Wisconsin Act 115, defines an “emergency or roadside response area” as a portion of a road within 500 feet of an authorized emergency vehicle, which must give a visible signal, or a tow truck that has flashing red lights.

Gov. Evers noted the bill is critical in keeping workers safe.

“Distracted or negligent driving is dangerous and can even be deadly,” said Gov. Evers. “This bill is a critical step in ensuring the safety of workers on our roads, whether they’re emergency and first responders, construction and utility workers, or tow truck drivers.”

Governor Evers added, “I’m glad to sign this bill that will help make sure folks can do their jobs and respond to emergencies while keeping workers and travelers safe on our roads.”

The law also creates a new crime and penalty for traffic violations that result in bodily harm, if the violation happens in a construction, utility work or emergency response area. The existing measure of doubling fines for certain violations in road construction or utility work areas to an emergency response area also applies.

The Wisconsin Department of Transportation must also conduct a campaign for the act to make the public aware of the new rules adds Gov. Evers.

"Our Hometown Hero"
The Backstory

Brian Swan, a 35 year volunteer firefighter earned the prestigious Home Town Hero Award by the State of Wisconsin Assembly, he was nominated by Rep. Katrina Shankland for his efforts to pass Wisconsin Act 115 into law.

The law makes it illegal for drivers to use handheld devices within 500 feet of a crash (the area considered an emergency or roadside response zone)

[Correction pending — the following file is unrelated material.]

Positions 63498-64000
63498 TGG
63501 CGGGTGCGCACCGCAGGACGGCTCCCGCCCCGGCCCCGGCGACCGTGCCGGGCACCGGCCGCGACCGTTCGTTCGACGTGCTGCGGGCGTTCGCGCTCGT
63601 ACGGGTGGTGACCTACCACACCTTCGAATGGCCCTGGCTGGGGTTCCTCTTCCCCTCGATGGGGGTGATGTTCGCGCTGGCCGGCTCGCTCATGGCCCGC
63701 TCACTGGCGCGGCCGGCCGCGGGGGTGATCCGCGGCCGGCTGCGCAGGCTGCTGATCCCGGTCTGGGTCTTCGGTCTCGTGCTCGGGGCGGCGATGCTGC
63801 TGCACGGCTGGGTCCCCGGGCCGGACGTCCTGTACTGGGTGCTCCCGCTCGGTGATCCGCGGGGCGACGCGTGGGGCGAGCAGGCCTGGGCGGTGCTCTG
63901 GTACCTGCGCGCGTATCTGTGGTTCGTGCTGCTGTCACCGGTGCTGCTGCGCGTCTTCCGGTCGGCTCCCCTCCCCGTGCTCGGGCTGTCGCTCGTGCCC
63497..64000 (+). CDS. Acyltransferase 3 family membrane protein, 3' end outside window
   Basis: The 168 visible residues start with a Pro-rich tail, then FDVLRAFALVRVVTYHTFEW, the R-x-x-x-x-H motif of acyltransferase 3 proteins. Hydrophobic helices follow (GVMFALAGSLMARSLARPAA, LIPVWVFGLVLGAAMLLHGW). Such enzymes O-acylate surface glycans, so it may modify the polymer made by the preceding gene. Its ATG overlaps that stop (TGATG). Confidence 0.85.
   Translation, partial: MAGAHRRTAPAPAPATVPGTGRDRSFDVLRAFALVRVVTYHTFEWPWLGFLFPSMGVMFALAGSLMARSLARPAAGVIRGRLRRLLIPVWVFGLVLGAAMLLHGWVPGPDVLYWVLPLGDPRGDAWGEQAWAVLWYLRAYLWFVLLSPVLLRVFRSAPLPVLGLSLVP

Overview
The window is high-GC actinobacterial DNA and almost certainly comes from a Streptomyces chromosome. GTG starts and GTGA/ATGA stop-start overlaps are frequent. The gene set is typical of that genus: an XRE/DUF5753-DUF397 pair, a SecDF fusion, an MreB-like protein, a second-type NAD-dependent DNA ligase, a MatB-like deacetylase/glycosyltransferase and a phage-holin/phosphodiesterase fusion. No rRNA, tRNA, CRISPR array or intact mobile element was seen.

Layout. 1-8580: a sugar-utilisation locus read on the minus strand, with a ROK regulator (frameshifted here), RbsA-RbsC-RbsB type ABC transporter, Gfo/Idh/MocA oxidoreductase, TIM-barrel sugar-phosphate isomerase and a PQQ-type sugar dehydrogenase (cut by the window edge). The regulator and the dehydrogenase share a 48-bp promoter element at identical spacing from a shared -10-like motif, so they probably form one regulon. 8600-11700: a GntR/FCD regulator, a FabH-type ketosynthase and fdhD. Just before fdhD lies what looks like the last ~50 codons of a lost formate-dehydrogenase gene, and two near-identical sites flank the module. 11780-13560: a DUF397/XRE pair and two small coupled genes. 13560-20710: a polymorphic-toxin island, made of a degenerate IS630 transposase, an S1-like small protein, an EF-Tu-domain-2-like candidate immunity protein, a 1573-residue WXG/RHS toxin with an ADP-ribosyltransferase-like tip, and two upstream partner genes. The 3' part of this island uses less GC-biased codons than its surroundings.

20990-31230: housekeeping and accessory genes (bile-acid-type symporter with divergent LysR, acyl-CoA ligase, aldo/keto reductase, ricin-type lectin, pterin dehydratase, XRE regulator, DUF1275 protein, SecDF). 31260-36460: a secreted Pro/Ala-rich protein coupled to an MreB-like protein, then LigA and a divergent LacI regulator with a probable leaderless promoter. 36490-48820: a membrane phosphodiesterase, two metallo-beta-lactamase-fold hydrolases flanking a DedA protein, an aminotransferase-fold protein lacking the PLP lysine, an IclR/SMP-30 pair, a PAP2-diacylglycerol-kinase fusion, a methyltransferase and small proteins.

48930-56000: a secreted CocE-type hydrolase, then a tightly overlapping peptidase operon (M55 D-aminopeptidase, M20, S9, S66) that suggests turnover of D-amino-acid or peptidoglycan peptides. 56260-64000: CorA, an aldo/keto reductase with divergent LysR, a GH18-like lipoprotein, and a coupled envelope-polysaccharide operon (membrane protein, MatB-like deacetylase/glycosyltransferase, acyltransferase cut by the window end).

The intent of the law is to prevent secondary crashes and ensure the safety of emergency responders and other individuals at the scene. The law also creates new penalties if a driver hurts someone while committing a traffic violation in a construction zone, utility work area, or emergency response area.

Swan stated, "I’m really proud to have helped bring this important new law forward, and I hope that it will help protect the lives of all of our state’s firefighters, paramedics, EMT’s, State Patrol, law enforcement, highway workers, tow truck operators, and other first responders and roadside workers.

Together Rep. Shankland, Chief Victor Voss and Brian Swan drafted and introduced legislation to protect first responders and roadside workers through education, enforcement, and prevention. Over the last three plus years, we built a strong bipartisan statewide coalition to call for and create change, including other fire chiefs and fire districts who have been impacted. As fire departments and other first responders from around the state came to the Capitol to support our legislation over the years, it was especially rewarding to pass Assembly Bill 297 into law recently. Governor Evers recognized these efforts at the Amherst Fire District when he signed the bill into law in December of 2021. 

Chief Victor Voss and Assistant Chief Brian Swan are exemplary public servants and have made a lasting difference in our community through their combined seventy-plus years of fire service. Whether at home ensuring our safety or in the State Capitol advocating for needed changes, they truly are our Hometown Heroes. Please join me in congratulating Amherst Fire Chief Voss and Assistant Chief Swan for this well-deserved recognition and thanking them for their service!